As more and more schools are adopting the use of digital content to support their online and blended programs, the selection and implementation of an appropriate learning management system (LMS) is being elevated to top priority.
In the recently published report, LMS Selection and Implementation: Michigan Virtual Case Study, we investigated best practices associated with identifying and evaluating learning management systems that can meet the customized needs of schools and districts.
In addition, we documented Michigan Virtual’s LMS evaluation, selection, and implementation process, which took place during the 2019-2020 school year.
Below, we provide a glimpse into the key insights and recommendations that resulted from this work; however, make sure to read the report referenced above for a detailed account of the selection and implementation process.
What factors should schools and districts consider?
When considering the general features and characteristics that schools should look for when selecting and evaluating an LMS, organizations such as Canvas (2019), itsLearning (2019), Lambda Solutions (2019), Moodle (Gill, 2019), and the eLearning Industry (Pappas, 2014) indicate there are several factors that should be taken into consideration:
- Alignment: Make sure to consider alignment to your district’s goals, now and in the future.
- Total costs: Are there hidden costs or costs you will incur only down the road?
- Reliability of the platform: Ask for evidence of uptime.
- Support: How much training and support will you get and at what cost? Will you have access to live support or be simply given an email address?
- Simplicity: How easy is the platform to navigate? How intuitive is it for a new user?
- References: What have other customers reported about the LMS?
- Testing: Make sure that you have the ability to test and interact with the platform prior to committing to a purchase.
- Reporting: Do the reports that can be generated give you the information you need?
The LMS evaluation process can be time-consuming and challenging, so you may also want to consider using an LMS Evaluation Tool in order to more easily evaluate, record, and compare features across several LMSs.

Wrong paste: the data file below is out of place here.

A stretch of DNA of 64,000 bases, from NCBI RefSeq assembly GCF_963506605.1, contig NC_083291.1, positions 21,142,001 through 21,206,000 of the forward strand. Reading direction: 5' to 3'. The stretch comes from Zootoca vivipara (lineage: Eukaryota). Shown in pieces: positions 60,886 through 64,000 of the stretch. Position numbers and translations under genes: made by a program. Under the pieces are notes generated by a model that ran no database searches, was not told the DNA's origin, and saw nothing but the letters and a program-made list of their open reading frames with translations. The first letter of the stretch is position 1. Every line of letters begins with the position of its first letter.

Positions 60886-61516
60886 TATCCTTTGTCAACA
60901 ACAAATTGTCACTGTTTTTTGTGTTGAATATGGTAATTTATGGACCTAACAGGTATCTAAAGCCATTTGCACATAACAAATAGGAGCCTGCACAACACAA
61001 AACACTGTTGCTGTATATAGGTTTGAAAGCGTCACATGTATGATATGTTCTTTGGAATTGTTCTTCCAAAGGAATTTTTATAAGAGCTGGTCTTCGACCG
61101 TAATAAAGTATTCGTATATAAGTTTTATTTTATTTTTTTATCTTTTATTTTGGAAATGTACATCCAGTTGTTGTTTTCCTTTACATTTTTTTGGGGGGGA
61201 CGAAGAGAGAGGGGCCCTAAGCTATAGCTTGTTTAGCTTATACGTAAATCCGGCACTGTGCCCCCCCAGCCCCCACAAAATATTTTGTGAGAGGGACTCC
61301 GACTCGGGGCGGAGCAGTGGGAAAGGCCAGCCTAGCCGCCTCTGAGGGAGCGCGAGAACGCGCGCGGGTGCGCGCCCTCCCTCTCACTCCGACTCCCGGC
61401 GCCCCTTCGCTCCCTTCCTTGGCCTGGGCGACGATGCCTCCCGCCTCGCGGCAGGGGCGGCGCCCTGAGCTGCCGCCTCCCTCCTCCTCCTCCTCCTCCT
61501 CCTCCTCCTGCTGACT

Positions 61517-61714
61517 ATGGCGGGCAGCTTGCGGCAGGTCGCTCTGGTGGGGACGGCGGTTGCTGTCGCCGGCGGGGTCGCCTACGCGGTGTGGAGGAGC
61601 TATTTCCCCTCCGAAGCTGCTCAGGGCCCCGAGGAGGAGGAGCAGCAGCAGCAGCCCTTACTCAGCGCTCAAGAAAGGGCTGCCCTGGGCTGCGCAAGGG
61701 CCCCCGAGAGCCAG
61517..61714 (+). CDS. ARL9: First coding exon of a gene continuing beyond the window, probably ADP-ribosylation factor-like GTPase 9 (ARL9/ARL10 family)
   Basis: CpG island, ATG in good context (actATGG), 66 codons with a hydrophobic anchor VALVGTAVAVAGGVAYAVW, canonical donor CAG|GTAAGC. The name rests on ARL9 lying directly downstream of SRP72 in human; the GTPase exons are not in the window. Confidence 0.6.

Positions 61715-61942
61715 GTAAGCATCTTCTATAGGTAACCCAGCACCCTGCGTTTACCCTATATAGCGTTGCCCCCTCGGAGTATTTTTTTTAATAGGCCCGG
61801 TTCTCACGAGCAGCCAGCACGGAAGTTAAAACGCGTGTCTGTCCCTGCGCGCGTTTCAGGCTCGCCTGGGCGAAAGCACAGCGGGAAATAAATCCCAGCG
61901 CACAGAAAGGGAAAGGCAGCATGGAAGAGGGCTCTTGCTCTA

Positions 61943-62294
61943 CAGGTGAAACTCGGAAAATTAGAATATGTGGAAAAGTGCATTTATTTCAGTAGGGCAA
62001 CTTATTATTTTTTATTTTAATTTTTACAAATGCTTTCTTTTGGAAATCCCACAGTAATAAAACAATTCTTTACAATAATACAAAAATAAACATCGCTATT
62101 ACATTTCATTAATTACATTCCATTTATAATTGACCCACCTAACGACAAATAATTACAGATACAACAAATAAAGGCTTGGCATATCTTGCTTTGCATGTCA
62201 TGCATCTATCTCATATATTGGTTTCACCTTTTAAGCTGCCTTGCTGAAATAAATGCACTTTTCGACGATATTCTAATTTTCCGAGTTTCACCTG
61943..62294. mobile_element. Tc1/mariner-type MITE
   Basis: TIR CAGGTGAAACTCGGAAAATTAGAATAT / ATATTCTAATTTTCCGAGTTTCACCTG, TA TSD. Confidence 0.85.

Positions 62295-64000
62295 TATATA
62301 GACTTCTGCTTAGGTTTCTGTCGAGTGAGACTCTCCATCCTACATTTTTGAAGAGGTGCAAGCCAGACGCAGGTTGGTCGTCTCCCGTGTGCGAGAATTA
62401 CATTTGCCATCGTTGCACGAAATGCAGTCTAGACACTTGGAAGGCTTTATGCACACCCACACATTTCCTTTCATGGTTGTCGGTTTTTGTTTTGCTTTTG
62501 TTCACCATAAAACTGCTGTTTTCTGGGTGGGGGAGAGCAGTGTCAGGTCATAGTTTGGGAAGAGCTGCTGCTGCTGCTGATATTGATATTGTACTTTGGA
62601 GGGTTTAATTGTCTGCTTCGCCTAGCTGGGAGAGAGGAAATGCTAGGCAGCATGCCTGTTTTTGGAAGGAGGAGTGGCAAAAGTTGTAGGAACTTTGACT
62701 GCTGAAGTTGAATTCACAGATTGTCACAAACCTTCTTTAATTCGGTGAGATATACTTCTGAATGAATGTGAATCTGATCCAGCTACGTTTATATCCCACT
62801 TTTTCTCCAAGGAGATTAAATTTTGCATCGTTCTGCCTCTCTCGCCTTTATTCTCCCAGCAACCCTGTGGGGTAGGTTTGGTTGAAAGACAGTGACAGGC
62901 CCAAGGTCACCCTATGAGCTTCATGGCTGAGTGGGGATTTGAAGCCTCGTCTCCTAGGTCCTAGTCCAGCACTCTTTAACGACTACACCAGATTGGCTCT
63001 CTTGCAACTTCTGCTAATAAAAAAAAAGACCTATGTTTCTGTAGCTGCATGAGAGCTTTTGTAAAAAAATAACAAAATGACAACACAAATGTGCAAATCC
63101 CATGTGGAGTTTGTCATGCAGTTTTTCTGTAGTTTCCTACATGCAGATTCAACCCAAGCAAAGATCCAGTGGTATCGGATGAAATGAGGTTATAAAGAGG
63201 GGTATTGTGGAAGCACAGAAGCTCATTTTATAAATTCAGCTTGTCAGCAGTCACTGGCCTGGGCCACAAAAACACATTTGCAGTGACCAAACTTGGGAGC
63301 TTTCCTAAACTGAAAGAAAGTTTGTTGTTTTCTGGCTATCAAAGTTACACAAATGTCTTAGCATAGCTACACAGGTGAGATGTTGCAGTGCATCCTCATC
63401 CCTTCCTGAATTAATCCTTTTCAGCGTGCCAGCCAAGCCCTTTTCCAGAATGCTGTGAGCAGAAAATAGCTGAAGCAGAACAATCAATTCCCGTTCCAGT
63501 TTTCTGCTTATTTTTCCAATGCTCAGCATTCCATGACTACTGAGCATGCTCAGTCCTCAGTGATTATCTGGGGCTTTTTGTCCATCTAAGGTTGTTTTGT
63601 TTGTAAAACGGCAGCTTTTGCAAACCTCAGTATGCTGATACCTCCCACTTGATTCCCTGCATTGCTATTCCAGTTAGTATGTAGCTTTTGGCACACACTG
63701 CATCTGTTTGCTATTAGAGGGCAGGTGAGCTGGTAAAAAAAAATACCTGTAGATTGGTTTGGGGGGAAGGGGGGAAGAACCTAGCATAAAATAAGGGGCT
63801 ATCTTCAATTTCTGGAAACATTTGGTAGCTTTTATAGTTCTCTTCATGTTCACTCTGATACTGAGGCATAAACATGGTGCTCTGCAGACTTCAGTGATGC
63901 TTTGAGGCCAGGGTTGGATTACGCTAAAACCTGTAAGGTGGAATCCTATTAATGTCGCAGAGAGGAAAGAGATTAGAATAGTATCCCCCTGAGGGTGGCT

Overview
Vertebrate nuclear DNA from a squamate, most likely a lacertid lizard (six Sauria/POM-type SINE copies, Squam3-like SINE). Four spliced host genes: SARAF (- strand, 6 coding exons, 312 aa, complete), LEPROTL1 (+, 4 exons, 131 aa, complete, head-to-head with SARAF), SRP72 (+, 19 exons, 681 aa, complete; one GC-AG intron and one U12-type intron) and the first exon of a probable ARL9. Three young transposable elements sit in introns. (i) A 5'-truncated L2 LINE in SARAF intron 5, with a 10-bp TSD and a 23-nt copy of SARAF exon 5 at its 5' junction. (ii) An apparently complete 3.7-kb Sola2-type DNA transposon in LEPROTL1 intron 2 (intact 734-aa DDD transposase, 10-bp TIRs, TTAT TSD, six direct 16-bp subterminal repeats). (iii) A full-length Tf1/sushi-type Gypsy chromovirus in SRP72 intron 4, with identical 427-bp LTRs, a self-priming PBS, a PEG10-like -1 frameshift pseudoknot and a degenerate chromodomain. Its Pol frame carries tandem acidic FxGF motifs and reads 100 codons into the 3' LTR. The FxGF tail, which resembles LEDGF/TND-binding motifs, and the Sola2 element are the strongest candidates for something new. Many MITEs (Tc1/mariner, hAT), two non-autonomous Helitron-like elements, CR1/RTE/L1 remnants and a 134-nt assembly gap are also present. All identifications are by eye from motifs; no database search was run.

What are the key processes that schools and districts should follow?
Based on Michigan Virtual’s LMS selection and implementation process, these are the processes we followed and recommend.
- Draft a statement of work (SOW) to help define your plan and ensure the successful execution of the project.
- Assemble your team, which includes identifying team leads and making sure that roles and responsibilities are clearly defined.
- Define and prioritize the general features and characteristics that you feel are most important to consider when evaluating each possible LMS solution. You may want to gather these solution requirements into an LMS requirements spreadsheet.
- Put together the request for proposal (RFP) which includes a list of important dates and deadlines, a detailed description of the request, the submission process and requirements, and the selection process to be used to determine the successful solution.
- Consider asking vendors to complete a Technical, Functional, System, and User Requirements spreadsheet with ratings and notes as well as a Cost Proposal Matrix indicating both non-recurring and recurring costs.
- Complete your initial “sandbox” reviews of the LMS environment for each vendor.
- Carefully analyze the proposals before awarding your preferred vendor the work.
- Create both an internal and external communication plan and develop related resources.
- Coordinate with the LMS vendor to put training in place for teachers, administrators, instructional designers, and system administrators.
- Prior to beginning any course development or course migration work, set-up and configure the LMS environment.
- Begin the work of migrating your courses into your new LMS. Migration of Michigan Virtual’s approximately 250 courses proved to be a time-consuming and labor-intensive process.
- Consider piloting a limited number of courses in your new LMS environment to a select group of students. End of course surveys can provide very valuable feedback.
- Prior to the full launch of your new LMS, your courses will need to progress through the four-course content migration milestones: content staged, content built, testing complete, and master created.
- Once the LMS launches, it will be important for your team to continue to dedicate time and effort towards fixing and updating the courses as it is expected that courses will continue to need attention, particularly during their initial offerings.
What challenges and opportunities exist within the process?